Early on in the financial crisis, in a February 2009 Op-Ed, we concluded that “authorities should be prepared to allow financial institutions to be restructured through accelerated bankruptcy, if necessary placing them under temporary receivership.”
Significant debt restructurings and write-downs have always been at the core of our proposal for the periphery European Union countries, where it seems to us unlikely that a mix of structural reform and austerity will work.
Finally, we view ourselves as scholars, though obviously given the prominence of book, and the extraordinary circumstances of the financial crisis, politicians will of course try to use our results to advance their cause. We have never advised Mr. Ryan, nor have we worked for President Obama, whose Council of Economic Advisers drew heavily on our work in a chapter of the 2012 Economic Report of the President, recreating and extending the results.
In the campaign, we received great heat from the right for allowing our work to be used by others as a rationalization for the country’s slow recovery from the financial crisis. Now we are being attacked by the left — primarily by those who have a view that the risks of higher public debt should not be part of the policy conversation. Above all, we resent the attempt to impugn our academic integrity. Doing archival research involves making constant judgments and yes, on occasion, mistakes. Learning from them is how science advances. We hope that we and others can learn from ours.
With bonus commentary from Paul Krugman:
Grasping At Straw Me: OK, Reinhart and Rogoff have said their piece. I’d say that they’re still trying to have it both ways, on two fronts. They deny asserting that the debt-growth relationship is causal, but keep making statements that insinuate that it is. And they deny having been strong austerity advocates – but they were happy to bask in the celebrity that came with their adoption as austerian mascots, and never to my knowledge spoke out to condemn all the “eek! 90 percent!” rhetoric that was used to justify sharp austerity right now. Sorry, guys, but with so much at stake you have a responsibility not just to put stuff out but to make crystal clear what you think it implies for policy.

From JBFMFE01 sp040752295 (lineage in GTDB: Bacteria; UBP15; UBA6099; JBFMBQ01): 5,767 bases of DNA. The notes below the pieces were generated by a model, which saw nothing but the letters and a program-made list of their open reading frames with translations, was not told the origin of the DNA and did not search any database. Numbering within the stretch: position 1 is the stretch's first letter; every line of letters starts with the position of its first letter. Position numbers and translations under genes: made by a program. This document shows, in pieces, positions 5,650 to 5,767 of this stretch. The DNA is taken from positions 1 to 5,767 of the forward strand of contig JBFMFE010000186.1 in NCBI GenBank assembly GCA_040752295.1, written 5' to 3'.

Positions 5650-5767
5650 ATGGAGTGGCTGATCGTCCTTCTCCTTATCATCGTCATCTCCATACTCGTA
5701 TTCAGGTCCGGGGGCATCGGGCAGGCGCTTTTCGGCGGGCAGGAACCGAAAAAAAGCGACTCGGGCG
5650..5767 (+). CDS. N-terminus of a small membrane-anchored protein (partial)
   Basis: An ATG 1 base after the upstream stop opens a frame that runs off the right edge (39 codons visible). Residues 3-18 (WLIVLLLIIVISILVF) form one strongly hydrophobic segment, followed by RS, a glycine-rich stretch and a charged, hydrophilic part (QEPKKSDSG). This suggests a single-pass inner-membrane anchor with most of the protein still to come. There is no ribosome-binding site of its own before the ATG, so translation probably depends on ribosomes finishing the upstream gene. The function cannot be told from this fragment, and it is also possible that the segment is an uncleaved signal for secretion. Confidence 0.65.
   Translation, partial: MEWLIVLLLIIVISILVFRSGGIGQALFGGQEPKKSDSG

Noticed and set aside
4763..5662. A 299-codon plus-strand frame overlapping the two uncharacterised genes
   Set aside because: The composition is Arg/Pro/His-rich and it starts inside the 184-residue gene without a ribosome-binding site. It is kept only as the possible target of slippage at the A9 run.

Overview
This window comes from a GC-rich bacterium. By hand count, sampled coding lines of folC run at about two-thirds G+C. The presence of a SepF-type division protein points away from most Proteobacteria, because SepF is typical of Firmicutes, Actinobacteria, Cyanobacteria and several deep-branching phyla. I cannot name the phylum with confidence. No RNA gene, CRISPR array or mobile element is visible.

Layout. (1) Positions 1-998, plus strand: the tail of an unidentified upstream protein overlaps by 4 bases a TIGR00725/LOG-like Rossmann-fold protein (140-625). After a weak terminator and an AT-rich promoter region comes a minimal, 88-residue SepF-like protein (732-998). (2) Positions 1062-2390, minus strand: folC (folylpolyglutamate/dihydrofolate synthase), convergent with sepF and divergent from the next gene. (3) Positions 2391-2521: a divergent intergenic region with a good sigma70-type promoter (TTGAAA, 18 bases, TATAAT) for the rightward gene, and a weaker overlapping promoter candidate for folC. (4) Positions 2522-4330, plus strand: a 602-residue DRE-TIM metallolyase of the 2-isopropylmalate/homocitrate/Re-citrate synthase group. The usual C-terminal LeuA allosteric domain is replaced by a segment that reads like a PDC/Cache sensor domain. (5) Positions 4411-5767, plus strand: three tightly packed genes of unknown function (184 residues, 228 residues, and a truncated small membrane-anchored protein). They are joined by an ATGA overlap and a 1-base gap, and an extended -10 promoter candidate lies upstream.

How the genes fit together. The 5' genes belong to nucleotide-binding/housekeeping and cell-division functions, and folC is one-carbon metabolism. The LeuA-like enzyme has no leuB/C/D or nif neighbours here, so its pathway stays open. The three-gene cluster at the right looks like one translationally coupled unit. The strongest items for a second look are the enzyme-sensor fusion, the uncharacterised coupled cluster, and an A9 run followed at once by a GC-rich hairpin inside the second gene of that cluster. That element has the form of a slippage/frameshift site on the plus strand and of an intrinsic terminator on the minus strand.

What was new in this piece, however, was the creation of a straw man. R-R:
The fact that high-debt episodes last so long suggests that they are not, as some liberal economists contend, simply a matter of downturns in the business cycle.
Who are these “some liberal economists”? As far as I know, none of their prominent critics have made that particular argument. It has always been about the effects of sustained low growth, for whatever reason, on debt ratios.
Maybe an exercise I’ve been doing will help. I’ve put together what I think of as G7-decadal-RR. I take debt ratios for the G7 (to hold the size of the effort down, and also produce a cleaner graph) only once a decade, at 1950, 1960, etc., and look at growth rates over the following decade…. [T]here’s a clear negative correlation between debt and growth, although no cliff at 90 percent or actually anywhere. The absence of a cliff is crucial: whereas R-R like to say that debt going above 90 percent cuts your growth rate by 1 percentage point, what we actually find is that raising the debt ratio by 45 points cuts growth by 1 point, which is a very different implication.
As Brad DeLong has been pointing out, numbers like that, even if you take them as causal, are a very weak argument for austerity in a liquidity trap. Suppose you cut spending by 2 percent of GDP. This probably reduces GDP by about 3 percent, and reduces the deficit by only about 1 percent of GDP; meanwhile, if we believe in this relationship, it raises GDP a decade later by 0.23 percent. A slam-dunk case for austerity this isn’t.
But anyway, you should not consider this relationship causal. It’s driven by a few high-debt low-growth cases on one side, and a few high-growth low-debt cases on the other. Let’s label the countries…. [T]he alleged relationship is driven by (a) fast growth in the former Axis powers, which had very little debt and were recovering from war damage, after World War II; and slow growth in Japan and Italy since 1990. The latter cases were clearly a matter of growth slowdowns leading to higher debt, not the other way around; the former a case of spurious correlation.
This is not stuff that should be having any influence on policy.